So I rigged up my second co2 reactor a few days ago and still have not witnessed any bubbles coming from the air stone.
I remember the first one I rigged up took over a day to put bubbles out and the first bubbles I saw where about a minute apart.
I used the same bottle and recipe as before
* 1 Liter Fiji water bottle
* Half full of hot h2o (apx 500 ml)
* 1 cup sugar
* 1 tsp baking soda (essentially sodium bicarbonate)
-wait for solution to dissolve and to cool to room temperature
* 1/4 tsp active yeast
*fill to taper point with cold h2o
The yeast packet had been in the butter drawer on the door of the refrigerator for a few weeks (since I opened it to mix the last batch).
It might have become inactive/ died.
How long in such a condition can yeast survive?
In the first day I saw bubbles in the water bottle.
When I completely open the pressure regulator to the point where the valve is removed I can hear a small short burst of air escape.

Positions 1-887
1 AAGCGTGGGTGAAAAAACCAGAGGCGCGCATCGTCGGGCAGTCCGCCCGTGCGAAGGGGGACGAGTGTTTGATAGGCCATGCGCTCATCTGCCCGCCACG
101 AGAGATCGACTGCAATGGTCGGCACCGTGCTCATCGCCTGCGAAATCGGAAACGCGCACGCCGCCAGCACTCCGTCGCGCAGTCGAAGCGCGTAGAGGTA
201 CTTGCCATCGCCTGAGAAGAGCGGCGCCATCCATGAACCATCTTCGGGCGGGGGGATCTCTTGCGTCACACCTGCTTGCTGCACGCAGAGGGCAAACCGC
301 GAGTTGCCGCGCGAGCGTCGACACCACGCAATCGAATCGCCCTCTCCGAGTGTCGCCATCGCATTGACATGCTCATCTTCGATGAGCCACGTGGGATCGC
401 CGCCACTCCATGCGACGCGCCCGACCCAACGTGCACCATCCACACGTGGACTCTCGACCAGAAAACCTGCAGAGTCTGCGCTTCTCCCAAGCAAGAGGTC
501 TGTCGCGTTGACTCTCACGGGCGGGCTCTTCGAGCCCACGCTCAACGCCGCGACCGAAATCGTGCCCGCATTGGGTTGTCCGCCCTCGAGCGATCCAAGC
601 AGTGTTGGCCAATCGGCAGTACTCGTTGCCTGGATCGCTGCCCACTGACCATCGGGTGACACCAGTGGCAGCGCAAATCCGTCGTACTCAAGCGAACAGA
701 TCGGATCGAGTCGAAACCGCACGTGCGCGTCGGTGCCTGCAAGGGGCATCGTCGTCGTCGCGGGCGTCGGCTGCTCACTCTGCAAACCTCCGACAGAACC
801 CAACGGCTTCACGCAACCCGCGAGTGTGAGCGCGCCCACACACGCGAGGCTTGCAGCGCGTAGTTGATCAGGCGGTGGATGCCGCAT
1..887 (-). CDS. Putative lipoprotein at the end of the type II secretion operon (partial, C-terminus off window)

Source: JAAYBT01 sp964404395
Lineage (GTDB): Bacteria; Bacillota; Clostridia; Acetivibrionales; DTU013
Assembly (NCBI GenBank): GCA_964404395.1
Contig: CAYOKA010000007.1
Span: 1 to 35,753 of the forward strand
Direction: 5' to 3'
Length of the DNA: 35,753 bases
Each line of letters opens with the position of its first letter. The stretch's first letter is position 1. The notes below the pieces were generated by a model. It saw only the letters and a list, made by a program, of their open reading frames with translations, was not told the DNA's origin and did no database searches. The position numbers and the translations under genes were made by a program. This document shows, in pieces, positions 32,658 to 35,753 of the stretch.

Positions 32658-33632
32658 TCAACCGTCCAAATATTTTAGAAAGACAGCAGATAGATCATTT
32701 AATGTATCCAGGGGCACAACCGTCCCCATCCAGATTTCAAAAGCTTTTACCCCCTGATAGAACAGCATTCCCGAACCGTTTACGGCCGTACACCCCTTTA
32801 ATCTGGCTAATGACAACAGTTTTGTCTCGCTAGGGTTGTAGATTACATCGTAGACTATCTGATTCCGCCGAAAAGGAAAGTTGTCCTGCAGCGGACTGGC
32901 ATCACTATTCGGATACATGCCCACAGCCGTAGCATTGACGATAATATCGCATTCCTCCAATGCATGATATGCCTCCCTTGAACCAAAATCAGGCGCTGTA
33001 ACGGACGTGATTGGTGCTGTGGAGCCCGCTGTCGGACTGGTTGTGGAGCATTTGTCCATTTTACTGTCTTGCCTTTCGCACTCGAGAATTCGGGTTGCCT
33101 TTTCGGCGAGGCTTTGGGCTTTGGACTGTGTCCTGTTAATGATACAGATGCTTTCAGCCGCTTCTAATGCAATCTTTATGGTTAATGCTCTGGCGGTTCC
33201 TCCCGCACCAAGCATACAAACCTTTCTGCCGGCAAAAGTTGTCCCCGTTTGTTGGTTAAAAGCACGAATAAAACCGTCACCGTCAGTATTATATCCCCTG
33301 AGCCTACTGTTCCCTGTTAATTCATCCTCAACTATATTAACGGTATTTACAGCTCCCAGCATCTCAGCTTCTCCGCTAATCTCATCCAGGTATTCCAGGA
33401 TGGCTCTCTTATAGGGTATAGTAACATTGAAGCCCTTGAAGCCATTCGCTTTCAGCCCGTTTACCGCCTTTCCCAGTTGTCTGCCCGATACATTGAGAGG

Is this an indication of the chemical reaction producing co2?
I do this daily when I have not witnessed any bubbles as I fear that if the solution could be reacting but cannot make through the entire process of the air line
[air line tubing > flow valve > tube > pressure regulator > air line tubing with minor points of constriction due to suction cup grips > air stone ]
and as such that it may build up excess pressure in the bottle and explode.
The bottle sits in the 5 cm space between the rear of my Aquarium and the wall.
Could a co2 reactor explosion have enough force in the horizontal plane to damage or breach the glass of the fish tank?
If my yeast is indeed dead can I just open a new packet of Yeast and add another 1/4th tsp?
I am between jobs due to some insurance coverage b.s.(don't get me started
)and flat broke. I can't afford to buy more sugar until next month.
I should add that the yeast was just kept its packet with the open part folded over, it was not in an air tight container.